“You are in good company. And it is a big problem. The media — old and new — are not providing honest, thoughtful, open debate on key issues like economics, war, and justice.”

Yeah! Eff that!

“Our democracy is suffering as a result.”

Viva la Revolucion! (Wait, I got carried away. I’m just a little white girl…)

Postcard or print of a photo taken during the ...

Postcard of the only two journalists present during the Mexican Revolution. (Photo credit: Wikipedia)

Naturally, I recommended Boston Review to my friend, but I’ve been thinking about this BR statement ever since. Yes, they’re looking for funding, so yes, they got a writer talented in PR and the art of persuasion to inspire readers to donate to the cause. But honestly, people, are you going to hold it against them?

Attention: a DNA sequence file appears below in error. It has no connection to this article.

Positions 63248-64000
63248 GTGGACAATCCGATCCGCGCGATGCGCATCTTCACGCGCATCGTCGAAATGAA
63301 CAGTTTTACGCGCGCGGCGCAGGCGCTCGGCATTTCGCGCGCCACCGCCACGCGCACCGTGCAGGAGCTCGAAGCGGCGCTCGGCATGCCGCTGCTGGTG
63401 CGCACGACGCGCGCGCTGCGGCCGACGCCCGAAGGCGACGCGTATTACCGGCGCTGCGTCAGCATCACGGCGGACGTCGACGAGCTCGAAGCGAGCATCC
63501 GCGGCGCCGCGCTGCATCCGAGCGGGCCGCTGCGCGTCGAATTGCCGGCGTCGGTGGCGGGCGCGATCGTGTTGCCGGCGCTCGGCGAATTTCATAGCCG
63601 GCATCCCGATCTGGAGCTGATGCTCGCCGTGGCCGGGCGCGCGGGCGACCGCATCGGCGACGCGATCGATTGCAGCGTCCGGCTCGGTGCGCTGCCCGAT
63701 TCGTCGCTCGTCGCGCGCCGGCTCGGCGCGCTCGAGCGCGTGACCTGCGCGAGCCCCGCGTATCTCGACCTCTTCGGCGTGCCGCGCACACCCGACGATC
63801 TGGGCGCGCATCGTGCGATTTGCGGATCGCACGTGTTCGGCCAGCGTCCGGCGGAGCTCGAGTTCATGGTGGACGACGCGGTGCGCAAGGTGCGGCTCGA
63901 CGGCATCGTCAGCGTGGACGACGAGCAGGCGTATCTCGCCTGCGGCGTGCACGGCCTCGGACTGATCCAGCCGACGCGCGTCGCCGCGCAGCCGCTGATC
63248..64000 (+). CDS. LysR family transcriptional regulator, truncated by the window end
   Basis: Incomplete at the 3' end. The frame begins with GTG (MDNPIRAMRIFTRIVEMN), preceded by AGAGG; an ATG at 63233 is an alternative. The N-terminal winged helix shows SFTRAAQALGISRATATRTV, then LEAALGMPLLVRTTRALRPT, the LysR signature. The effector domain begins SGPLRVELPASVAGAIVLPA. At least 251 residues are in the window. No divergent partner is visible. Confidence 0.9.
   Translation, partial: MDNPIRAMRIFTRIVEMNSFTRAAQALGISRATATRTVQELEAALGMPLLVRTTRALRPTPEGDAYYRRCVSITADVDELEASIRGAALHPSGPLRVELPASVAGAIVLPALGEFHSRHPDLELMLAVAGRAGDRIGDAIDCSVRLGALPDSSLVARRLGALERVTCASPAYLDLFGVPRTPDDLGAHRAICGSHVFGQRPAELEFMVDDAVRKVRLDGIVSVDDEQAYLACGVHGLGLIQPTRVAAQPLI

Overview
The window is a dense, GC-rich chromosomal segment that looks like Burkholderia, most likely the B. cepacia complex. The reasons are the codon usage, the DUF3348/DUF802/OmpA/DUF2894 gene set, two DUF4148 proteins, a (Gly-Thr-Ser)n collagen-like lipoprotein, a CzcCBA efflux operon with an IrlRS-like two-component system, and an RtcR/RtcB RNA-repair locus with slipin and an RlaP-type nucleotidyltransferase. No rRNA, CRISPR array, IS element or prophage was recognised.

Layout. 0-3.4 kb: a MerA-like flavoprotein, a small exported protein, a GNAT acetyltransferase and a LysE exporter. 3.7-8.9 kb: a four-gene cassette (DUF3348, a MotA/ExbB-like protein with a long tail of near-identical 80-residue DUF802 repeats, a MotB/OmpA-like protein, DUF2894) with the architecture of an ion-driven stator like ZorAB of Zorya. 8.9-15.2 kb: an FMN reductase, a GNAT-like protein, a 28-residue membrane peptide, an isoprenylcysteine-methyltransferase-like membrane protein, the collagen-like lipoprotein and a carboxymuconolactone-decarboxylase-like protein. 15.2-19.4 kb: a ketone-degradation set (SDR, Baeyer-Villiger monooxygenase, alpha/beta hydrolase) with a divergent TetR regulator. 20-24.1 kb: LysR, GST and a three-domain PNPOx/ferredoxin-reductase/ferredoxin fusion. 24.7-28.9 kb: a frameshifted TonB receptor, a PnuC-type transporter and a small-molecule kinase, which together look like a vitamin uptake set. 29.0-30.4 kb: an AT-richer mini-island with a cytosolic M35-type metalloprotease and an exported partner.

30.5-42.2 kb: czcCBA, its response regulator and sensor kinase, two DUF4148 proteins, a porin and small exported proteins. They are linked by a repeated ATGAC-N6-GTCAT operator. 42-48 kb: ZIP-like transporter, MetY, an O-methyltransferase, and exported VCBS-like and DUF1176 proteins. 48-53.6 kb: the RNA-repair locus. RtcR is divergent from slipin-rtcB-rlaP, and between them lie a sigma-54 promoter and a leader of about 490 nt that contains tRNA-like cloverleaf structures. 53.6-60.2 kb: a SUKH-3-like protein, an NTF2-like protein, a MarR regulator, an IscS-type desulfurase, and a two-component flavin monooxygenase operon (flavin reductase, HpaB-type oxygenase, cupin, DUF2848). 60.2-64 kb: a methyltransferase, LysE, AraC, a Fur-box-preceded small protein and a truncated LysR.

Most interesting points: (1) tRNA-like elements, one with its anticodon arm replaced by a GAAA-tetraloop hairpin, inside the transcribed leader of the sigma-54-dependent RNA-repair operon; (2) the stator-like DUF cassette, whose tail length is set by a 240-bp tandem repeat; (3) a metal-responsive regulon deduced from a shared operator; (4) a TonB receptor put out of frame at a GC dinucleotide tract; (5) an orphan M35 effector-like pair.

Consider the following: One major flaw in today’s journalism is the fact that most media outlets are owned by a) major corporations or b) their advertisers. And I use the term “owned” loosely here, because when an advertiser threatens to pull its ad campaign — and, subsequently, its funding — from your publication in an attempt to dictate what you will and won’t print (e.g., you will not under any circumstances print something your staff wrote that, while factually accurate, it doesn’t like), and you give in, you are essentially owned.